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Philadelphia 76ers legend Allen Iverson stuck to his guns throughout his career, and that often created tension between him and Larry Brown, his longtime head coach.

Brown and Iverson each wanted to win titles with the 76ers, but they had their share of issues along the way. Their feud became so bad at one point that the head coach wanted the front office to trade his superstar guard.

Larry Brown wanted to trade Allen Iverson in 1999

NBA legend Allen Iverson (R) and Philadelphia 76ers head coach Larry Brown.
Allen Iverson (R) and longtime NBA head coach Larry Brown had their issues when they worked together on the Philadelphia 76ers. | Jeff Kowalsky/AFP via Getty Images

Allen Iverson has always been a free spirit. Not as free as Dennis Rodman, of course, but someone who embraced being different and living to his heart’s content.

The All-Star guard became an NBA icon in the post-Michael Jordan era with baggy clothing, insightful commentary, and sensational highlights. However, he also fought with head coach Larry Brown, who wanted his star guard to focus solely on basketball.

Brown’s stance and traditional views never meshed well with Iverson, and vice versa. GQ profiled Iverson in April 2007, and their oral history produced some interesting anecdotes. Pat Croce, the 76ers’ former president and a minority owner, said the feud between the two became so bad that the team held something close to an “intervention” in December 1999.

“Larry wanted me to get rid of Allen the next day, and Allen wanted me to fire Larry that day. I got deep down into it: ‘Larry, Allen thinks you’re like the prison guard.’ ‘Allen, what do you think Larry feels like when you’re m-f’ing him when you come off the court?’ … Eventually, Allen got up and walked around the table, and hugged Larry. That was a turning point for the team.”

Pat Croce

Although Croce did not specify when in December the meeting took place, he is right about one thing: Iverson and the 76ers took off once the new millennium arrived. The 76ers went 32-18 in games played after Jan. 1, 2000, en route to a 49-33 finish and a loss in the Eastern Conference semifinals.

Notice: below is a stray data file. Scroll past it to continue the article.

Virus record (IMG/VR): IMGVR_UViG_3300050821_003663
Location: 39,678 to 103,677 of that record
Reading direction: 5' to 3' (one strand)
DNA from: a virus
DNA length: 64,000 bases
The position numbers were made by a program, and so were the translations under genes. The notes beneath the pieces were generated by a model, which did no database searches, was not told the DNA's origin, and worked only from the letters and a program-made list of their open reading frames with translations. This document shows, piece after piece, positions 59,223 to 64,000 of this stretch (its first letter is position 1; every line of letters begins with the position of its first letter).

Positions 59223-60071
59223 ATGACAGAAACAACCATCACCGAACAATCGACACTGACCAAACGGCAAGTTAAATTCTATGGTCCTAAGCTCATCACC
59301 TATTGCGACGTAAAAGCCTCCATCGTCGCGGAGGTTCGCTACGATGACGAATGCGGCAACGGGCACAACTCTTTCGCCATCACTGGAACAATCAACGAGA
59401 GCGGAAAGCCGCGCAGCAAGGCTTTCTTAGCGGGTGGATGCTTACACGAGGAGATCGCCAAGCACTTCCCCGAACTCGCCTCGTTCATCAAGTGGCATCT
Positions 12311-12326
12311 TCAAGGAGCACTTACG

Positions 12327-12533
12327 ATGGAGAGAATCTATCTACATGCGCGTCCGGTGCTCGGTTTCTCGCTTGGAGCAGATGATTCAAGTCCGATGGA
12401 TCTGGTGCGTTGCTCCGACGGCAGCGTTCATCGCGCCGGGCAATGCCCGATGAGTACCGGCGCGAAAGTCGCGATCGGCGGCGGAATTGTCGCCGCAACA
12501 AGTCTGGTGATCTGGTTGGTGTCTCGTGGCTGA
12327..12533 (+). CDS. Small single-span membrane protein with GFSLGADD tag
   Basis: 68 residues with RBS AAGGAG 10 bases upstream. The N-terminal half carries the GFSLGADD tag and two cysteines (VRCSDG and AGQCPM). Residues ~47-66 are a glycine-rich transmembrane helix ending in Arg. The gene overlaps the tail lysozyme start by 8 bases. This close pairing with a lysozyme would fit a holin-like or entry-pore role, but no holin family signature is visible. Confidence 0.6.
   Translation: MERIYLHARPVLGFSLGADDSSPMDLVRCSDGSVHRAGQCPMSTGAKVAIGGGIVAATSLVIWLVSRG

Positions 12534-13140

The 76ers later parted ways with Iverson during the 2006-07 season

The Philadelphia 76ers didn’t trade Iverson in December 1999, but he wouldn’t play in the City of Brotherly Love for life.

Brown stepped down after the 2002-03 season and took the Detroit Pistons’ head coaching job. The 76ers kept going through coaches until Iverson had enough. After feuding with head coach Maurice Cheeks in 2006, the former MVP requested a trade.

The 76ers traded Iverson to the Denver Nuggets in December 2006. He and Carmelo Anthony teamed up on a rising Western Conference powerhouse until Denver sent Iverson to Detroit early in the 2008-09 season.

A little over a year later, Iverson returned to the 76ers — now coached by Eddie Jordan — in late 2009. He averaged 13.9 points across 25 games but left the team in February 2010 for personal reasons involving his daughter’s health.

Brown and Iverson have had a closer bond over the years

That meeting in December 1999 didn’t exactly turn Brown and Iverson into the best of friends. However, it at least placed them on a similar wavelength.

The All-Star guard never changed his ways, and he remained one of his generation’s most iconic players. Brown realized he couldn’t change Iverson, but he could get the most out of a player who wanted to be the best at what he did.

Retirement has been kind to both figures and their relationship. Iverson praised Brown in his Hall of Fame speech in the fall of 2016 and thanked the coach for his leadership and constructive criticism.

On the other side, Brown has spent recent years admitting how much he admired Iverson’s dedication to the game and overall talent. It’s a heartwarming ending for two people who, had they not sat down and placed their cards on the table, may never have made up.

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